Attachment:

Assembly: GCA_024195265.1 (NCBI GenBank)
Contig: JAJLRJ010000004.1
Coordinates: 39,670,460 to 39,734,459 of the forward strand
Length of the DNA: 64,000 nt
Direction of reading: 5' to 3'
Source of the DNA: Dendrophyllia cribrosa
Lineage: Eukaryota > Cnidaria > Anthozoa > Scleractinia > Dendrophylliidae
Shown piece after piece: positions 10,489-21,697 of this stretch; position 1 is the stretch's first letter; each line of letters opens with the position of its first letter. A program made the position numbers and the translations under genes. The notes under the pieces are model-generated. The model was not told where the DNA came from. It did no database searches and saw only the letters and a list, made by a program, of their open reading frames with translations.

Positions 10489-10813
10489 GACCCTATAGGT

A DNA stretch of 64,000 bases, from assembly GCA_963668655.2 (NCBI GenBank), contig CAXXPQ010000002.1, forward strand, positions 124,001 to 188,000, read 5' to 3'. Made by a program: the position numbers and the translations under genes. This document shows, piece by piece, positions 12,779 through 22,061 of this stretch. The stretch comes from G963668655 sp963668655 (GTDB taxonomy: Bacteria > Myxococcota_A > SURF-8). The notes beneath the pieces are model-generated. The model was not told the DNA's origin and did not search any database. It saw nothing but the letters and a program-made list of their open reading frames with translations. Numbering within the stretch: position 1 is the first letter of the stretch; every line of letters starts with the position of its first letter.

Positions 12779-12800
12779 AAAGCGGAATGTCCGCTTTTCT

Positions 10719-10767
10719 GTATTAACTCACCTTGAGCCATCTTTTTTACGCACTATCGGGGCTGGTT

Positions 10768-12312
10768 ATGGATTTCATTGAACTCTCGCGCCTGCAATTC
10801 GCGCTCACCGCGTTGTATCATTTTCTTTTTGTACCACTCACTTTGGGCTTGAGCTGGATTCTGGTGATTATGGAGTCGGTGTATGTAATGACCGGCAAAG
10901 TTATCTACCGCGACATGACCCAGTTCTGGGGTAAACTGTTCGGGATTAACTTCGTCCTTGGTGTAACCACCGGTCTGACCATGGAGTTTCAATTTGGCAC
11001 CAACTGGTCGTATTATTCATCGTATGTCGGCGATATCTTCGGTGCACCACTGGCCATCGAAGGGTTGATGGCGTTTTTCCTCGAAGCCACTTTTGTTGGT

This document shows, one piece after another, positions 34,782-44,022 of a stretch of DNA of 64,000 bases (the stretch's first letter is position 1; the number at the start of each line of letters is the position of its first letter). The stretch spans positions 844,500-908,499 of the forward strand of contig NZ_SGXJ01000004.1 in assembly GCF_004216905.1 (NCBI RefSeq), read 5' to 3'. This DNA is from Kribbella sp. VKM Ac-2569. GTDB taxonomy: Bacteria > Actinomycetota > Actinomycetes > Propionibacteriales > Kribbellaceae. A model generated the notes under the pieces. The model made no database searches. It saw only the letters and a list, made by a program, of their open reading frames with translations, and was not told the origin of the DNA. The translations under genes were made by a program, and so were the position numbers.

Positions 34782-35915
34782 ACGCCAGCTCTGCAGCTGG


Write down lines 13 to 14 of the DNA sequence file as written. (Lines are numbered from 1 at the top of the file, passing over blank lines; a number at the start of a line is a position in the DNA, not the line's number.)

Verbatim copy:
12779 AAAGCGGAATGTCCGCTTTTCT

Positions 10719-10767